Johnson’s first novel, “Drop,” was published in 2000. It’s a coming-of-age novel about a self-hating Philadelphian who thinks he’s found his escape when he takes a job at a London advertising agency.
He later wrote “The Great Negro Plot,” which tells the story of how a 16-year-old white indentured servant named Mary Burton uncovers a plot that black men are planning to burn New York City to the ground.
Johnson is also the author of two comic books, “Incognegro SC” and “Dark Rain: A New Orleans Story.” Johnson said he grew up reading comic books, and he still reads them. While his novels took him at least three years to write, the comics take about two months.
“It’s a rewarding process,” he said. “It lets me flex other muscles. The writing I do in prose tends to be literary fiction. The writing that I do in comics is straight genre work, such as mysteries and thrillers.”
Other writers scheduled for the Fall Reading Series are:
Norma Cantú, Nov. 8 – Cantú publishes pieces about a number of academic subjects as well as poetry and fiction. She specializes in Latina and Latino literatures, Chicana and Chicano literatures, border studies, folklore, women’s studies and creative writing.
Jake Adam York, Nov. 29 – York is the author of three books of poems: “Murder Ballads,” winner of the 2005 Elixir Press Prize in Poetry; “A Murmuration of Starlings,” winner of the 2009 Colorado Book Award in Poetry; and “Persons Unknown.”
Authors who are part of the UHV/ABR Reading Series attend roundtable discussions with university faculty and students, make classroom visits to area schools, give lectures open to the community and go to receptions hosted by Friends of ABR patrons while they are in Victoria.
ABR is a nonprofit, internationally distributed literary journal that is published six times a year. It began in 1977, moved to UHV in 2007 and has a circulation of about 8,000. The journal specializes in reviews of works published by small presses.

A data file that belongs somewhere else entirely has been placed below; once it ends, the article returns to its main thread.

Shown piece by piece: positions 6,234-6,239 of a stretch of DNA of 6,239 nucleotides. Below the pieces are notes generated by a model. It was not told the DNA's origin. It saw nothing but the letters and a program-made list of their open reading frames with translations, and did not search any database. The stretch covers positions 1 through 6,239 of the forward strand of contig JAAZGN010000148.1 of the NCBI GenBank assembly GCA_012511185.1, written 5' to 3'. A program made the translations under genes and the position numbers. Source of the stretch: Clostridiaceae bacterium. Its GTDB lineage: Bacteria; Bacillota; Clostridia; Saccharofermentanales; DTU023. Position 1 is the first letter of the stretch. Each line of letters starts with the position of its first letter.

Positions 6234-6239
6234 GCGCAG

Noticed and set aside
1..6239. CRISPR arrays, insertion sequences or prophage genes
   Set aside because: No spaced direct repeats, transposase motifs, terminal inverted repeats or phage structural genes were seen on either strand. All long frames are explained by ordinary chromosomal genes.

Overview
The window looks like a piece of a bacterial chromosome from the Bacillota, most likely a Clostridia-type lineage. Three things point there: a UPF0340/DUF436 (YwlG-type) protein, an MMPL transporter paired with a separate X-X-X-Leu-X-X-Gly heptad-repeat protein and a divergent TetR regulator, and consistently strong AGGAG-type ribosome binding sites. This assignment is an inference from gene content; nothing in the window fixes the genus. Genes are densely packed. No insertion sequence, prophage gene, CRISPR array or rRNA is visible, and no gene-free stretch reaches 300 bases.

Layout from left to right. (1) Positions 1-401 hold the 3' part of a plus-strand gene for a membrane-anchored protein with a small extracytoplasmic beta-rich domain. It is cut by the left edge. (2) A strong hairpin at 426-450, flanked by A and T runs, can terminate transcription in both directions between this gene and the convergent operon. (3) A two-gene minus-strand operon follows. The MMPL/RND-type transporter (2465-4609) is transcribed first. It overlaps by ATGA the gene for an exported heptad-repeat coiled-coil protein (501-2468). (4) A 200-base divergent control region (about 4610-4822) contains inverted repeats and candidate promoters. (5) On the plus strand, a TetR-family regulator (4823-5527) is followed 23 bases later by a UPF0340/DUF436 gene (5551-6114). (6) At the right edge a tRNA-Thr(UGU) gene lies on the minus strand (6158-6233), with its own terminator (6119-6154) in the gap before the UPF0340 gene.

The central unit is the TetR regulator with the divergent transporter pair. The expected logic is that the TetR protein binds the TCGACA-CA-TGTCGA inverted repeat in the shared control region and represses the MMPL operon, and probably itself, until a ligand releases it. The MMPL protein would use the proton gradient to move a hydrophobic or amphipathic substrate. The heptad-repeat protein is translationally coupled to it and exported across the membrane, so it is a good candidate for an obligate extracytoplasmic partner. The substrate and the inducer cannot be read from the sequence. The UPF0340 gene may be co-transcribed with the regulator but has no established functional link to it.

For more information about the UHV/ABR Reading Series, call ABR Managing Editor Jeffrey Sartain at 361-570-4254 or go to www.americanbookreview.org.
The University of Houston-Victoria, located in the heart of the Coastal Bend region since 1973 in Victoria, Texas, offers courses leading to more than 80 academic programs in the schools of Arts & Sciences; Business Administration; and Education, Health Professions & Human Development. UHV provides face-to-face classes at its Victoria campus, as well as an instructional site in Katy, Texas, and online classes that students can take from anywhere. UHV supports the American Association of State Colleges and Universities Opportunities for All initiative to increase awareness about state colleges and universities and the important role they have in providing a high-quality and accessible education to an increasingly diverse student population, as well as contributing to regional and state economic development.